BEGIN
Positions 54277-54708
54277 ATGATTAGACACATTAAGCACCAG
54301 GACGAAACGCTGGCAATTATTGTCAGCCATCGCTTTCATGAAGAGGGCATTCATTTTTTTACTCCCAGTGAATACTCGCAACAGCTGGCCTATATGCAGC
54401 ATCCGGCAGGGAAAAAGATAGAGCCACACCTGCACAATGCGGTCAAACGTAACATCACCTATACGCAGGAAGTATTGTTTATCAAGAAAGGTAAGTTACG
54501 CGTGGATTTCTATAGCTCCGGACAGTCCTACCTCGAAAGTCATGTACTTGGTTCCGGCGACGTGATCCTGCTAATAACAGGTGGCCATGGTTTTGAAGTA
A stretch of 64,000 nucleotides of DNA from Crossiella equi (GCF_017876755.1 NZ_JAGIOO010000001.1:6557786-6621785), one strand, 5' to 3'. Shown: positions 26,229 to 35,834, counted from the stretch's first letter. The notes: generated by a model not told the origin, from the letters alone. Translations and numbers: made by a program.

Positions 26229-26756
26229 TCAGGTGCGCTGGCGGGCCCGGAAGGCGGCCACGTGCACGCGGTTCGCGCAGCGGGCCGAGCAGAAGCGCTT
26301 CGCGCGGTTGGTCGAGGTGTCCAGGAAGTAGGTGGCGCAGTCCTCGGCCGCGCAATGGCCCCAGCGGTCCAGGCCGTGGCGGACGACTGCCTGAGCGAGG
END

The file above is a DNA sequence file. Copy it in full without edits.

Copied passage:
Positions 54277-54708
54277 ATGATTAGACACATTAAGCACCAG
54301 GACGAAACGCTGGCAATTATTGTCAGCCATCGCTTTCATGAAGAGGGCATTCATTTTTTTACTCCCAGTGAATACTCGCAACAGCTGGCCTATATGCAGC
54401 ATCCGGCAGGGAAAAAGATAGAGCCACACCTGCACAATGCGGTCAAACGTAACATCACCTATACGCAGGAAGTATTGTTTATCAAGAAAGGTAAGTTACG
54501 CGTGGATTTCTATAGCTCCGGACAGTCCTACCTCGAAAGTCATGTACTTGGTTCCGGCGACGTGATCCTGCTAATAACAGGTGGCCATGGTTTTGAAGTA
A stretch of 64,000 nucleotides of DNA from Crossiella equi (GCF_017876755.1 NZ_JAGIOO010000001.1:6557786-6621785), one strand, 5' to 3'. Shown: positions 26,229 to 35,834, counted from the stretch's first letter. The notes: generated by a model not told the origin, from the letters alone. Translations and numbers: made by a program.

Positions 26229-26756
26229 TCAGGTGCGCTGGCGGGCCCGGAAGGCGGCCACGTGCACGCGGTTCGCGCAGCGGGCCGAGCAGAAGCGCTT
26301 CGCGCGGTTGGTCGAGGTGTCCAGGAAGTAGGTGGCGCAGTCCTCGGCCGCGCAATGGCCCCAGCGGTCCAGGCCGTGGCGGACGACTGCCTGAGCGAGG